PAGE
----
All is over. Silent, mournful, abandoned, broken, the Tories recede into the mists
. Or something. Howard's resignation is IMHO not the best decision for Britain. The Tories had won England
, and had only failed to get more votes nationally because of UKIP votes - people to the Right of the Tory Party . So a beaten army, but retreating in good order, with morale and weapons intact, fit to fight again - and suddenly the general chucks away his sword and announces his intention to retire to a smallholding and raise chickens.
A pity, as it looks as if Labour are about to say to Blair 'so long and thanks for all the election victories
'. I can't wait for him to retire to a lucrative career on the US lacture circuit, though as Jon pointed out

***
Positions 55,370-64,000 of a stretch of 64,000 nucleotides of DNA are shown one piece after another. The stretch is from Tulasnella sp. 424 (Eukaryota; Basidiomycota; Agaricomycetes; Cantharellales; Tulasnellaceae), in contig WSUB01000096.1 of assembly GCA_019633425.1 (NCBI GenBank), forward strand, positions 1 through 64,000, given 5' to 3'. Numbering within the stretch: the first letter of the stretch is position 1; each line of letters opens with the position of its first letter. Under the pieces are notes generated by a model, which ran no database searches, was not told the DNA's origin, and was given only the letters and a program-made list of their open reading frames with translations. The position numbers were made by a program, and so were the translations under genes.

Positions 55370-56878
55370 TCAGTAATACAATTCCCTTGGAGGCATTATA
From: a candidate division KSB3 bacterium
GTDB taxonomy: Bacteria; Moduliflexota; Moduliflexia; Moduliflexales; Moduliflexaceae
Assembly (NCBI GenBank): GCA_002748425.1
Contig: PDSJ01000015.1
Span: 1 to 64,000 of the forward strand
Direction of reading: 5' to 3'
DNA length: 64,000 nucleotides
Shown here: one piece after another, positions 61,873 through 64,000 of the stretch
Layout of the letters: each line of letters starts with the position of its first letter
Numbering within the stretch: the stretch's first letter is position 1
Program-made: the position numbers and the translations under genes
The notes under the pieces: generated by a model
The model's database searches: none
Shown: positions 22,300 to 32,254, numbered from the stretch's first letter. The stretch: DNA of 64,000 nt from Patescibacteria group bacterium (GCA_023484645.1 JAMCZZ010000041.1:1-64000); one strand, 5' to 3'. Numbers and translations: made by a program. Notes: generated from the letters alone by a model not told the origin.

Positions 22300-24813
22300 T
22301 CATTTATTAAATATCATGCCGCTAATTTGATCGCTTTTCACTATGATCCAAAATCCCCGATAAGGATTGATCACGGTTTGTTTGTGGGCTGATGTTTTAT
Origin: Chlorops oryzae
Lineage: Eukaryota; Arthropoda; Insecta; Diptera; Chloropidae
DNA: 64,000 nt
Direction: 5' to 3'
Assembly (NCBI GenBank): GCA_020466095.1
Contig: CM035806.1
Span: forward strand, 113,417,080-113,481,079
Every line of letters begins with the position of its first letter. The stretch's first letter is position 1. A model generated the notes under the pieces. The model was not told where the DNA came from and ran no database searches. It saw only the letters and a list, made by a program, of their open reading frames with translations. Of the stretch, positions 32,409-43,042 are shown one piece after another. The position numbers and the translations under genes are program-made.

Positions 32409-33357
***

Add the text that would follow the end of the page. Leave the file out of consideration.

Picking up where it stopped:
, the thought of Cherie becoming a judge is enough to make one tremble. They're losing votes to Muslim parties and the BNP
, Brown's run of luck is about to end - why could not Mr Howard wait for these favourable factors to run their course ?
Until the moment I entered the polling booth I didn't know if I'd vote Tory or UKIP (after 25 years of Labour voting it's easy to skip from party to party once you've done it once - a bit like the 40something divorcee bouncing from one partner to another). The first time - Tory in 2001 - was the difficult one). In the end I thought I'd never forgive myself if the Lib Dems won the seat (they didn't) and voted Tory again.
Howard's departure makes me wonder if I made the right decision.
Nonetheless, as above, the political landscape is not very gloomy - and certainly not dull. Interesting times lie ahead.
PS - if Minette Marrin
has interpreted Mr Blair's Sun interview correctly, the man deserves a Viscountcy at the very least upon retirement.